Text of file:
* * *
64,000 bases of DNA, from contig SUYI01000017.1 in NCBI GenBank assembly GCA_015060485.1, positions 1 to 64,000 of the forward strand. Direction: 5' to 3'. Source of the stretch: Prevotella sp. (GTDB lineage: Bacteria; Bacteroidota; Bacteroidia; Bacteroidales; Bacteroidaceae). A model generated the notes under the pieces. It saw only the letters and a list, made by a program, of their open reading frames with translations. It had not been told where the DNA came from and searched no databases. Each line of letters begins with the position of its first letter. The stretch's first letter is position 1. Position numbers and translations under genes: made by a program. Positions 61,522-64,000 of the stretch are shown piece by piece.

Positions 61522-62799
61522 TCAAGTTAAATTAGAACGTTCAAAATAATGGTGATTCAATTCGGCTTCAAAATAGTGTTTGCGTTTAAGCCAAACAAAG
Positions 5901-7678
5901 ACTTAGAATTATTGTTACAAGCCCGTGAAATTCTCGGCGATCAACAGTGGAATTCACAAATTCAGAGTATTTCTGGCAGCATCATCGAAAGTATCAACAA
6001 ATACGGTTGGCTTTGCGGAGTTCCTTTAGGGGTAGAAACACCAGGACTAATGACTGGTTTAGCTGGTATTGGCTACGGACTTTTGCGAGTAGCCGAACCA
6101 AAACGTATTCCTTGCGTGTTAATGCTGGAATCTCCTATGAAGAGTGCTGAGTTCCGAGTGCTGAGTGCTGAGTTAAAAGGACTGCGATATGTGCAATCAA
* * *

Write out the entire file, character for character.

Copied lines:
64,000 bases of DNA, from contig SUYI01000017.1 in NCBI GenBank assembly GCA_015060485.1, positions 1 to 64,000 of the forward strand. Direction: 5' to 3'. Source of the stretch: Prevotella sp. (GTDB lineage: Bacteria; Bacteroidota; Bacteroidia; Bacteroidales; Bacteroidaceae). A model generated the notes under the pieces. It saw only the letters and a list, made by a program, of their open reading frames with translations. It had not been told where the DNA came from and searched no databases. Each line of letters begins with the position of its first letter. The stretch's first letter is position 1. Position numbers and translations under genes: made by a program. Positions 61,522-64,000 of the stretch are shown piece by piece.

Positions 61522-62799
61522 TCAAGTTAAATTAGAACGTTCAAAATAATGGTGATTCAATTCGGCTTCAAAATAGTGTTTGCGTTTAAGCCAAACAAAG
Positions 5901-7678
5901 ACTTAGAATTATTGTTACAAGCCCGTGAAATTCTCGGCGATCAACAGTGGAATTCACAAATTCAGAGTATTTCTGGCAGCATCATCGAAAGTATCAACAA
6001 ATACGGTTGGCTTTGCGGAGTTCCTTTAGGGGTAGAAACACCAGGACTAATGACTGGTTTAGCTGGTATTGGCTACGGACTTTTGCGAGTAGCCGAACCA
6101 AAACGTATTCCTTGCGTGTTAATGCTGGAATCTCCTATGAAGAGTGCTGAGTTCCGAGTGCTGAGTGCTGAGTTAAAAGGACTGCGATATGTGCAATCAA